The only proper reaction now for Caltech to this sorry business is to undertake a complete overhaul of the way it deals with harassment and related forms of misconduct. If done properly that might also help heal the scars this case has left. Not that Caltech is far from being the only institution with a problem in this regard…

The Search for Gravitational Waves

Posted in The Universe and Stuff with tags , , on February 8, 2016 by telescoper

Regardless of what will or will not be announced on Thursday, I thought it would be worth sharing this nice colloquium talk by Dr Alan Weinstein of Caltech about the search for gravitational waves, featuring the Laser Interferometric Gravitational-wave Observatory (LIGO). I’ve picked this not only because it’s a nice and comprehensive overview, but also that Professor Weinstein doesn’t call them gravity waves!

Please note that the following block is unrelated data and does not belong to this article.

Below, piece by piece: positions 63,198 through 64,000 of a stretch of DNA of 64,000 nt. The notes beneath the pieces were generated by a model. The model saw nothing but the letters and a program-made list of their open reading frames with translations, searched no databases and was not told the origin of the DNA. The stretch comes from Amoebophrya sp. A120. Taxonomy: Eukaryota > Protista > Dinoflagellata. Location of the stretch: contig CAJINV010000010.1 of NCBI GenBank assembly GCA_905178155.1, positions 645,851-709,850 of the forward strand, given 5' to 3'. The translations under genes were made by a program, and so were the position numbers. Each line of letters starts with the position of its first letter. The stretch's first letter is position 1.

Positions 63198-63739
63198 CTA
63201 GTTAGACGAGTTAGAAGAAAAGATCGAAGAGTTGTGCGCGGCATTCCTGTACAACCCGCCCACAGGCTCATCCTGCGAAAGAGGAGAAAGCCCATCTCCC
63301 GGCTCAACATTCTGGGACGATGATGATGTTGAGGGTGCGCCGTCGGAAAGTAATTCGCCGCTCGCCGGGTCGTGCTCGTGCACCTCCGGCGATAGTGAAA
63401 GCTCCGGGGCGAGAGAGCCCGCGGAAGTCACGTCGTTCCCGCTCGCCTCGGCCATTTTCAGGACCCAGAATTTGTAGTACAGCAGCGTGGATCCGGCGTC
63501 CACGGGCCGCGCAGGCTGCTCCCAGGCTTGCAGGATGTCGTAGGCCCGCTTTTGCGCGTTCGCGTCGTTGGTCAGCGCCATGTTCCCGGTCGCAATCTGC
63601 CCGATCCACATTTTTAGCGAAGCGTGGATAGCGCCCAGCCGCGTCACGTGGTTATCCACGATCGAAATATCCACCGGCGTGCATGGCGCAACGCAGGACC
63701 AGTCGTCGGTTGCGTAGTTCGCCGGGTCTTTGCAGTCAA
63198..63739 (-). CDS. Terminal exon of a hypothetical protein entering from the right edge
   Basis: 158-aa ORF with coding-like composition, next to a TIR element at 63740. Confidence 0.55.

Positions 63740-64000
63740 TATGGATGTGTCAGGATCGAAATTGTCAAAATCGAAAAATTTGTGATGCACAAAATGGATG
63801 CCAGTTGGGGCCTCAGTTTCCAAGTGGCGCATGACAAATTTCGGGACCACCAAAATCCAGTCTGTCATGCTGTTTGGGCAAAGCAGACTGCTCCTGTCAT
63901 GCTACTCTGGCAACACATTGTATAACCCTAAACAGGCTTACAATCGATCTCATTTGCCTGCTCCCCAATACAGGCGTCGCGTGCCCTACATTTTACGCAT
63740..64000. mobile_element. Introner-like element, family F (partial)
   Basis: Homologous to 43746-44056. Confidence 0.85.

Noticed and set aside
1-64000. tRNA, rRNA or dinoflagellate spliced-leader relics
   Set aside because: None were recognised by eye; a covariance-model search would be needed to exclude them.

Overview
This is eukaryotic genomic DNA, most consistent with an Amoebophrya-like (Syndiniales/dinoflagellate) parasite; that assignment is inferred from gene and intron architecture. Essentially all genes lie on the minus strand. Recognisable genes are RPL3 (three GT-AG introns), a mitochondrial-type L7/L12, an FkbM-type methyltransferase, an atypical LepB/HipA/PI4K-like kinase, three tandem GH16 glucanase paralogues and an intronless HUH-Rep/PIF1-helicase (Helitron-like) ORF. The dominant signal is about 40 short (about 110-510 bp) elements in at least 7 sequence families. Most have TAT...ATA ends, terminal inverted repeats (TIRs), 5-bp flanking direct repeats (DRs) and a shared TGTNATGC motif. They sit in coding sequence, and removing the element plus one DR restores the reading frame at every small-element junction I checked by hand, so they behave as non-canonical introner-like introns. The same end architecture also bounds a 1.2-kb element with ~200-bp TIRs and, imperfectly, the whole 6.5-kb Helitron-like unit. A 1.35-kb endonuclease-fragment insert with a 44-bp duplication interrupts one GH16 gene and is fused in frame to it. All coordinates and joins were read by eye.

Harassment and Confidentiality

Posted in Uncategorized with tags , , on January 13, 2016 by telescoper

News of yet another sexual harassment scandal in Astronomy has broken, this time at Caltech. The individual concerned was not named by Caltech but has subsequently been identified as Christian Ott (whom I don’t know at all), who was investigated following complaints by two female PhD students. The complaints were upheld and Ott has been suspended.

This case would be difficult enough to comment on even without the complex backstory, some of which is in the public domain: two of the three protagonists appear in this article which dates from 2014. Clearly a lot has happened since then and it would be intrusive and unhelpful for me to speculate publicly about things know I nothing about.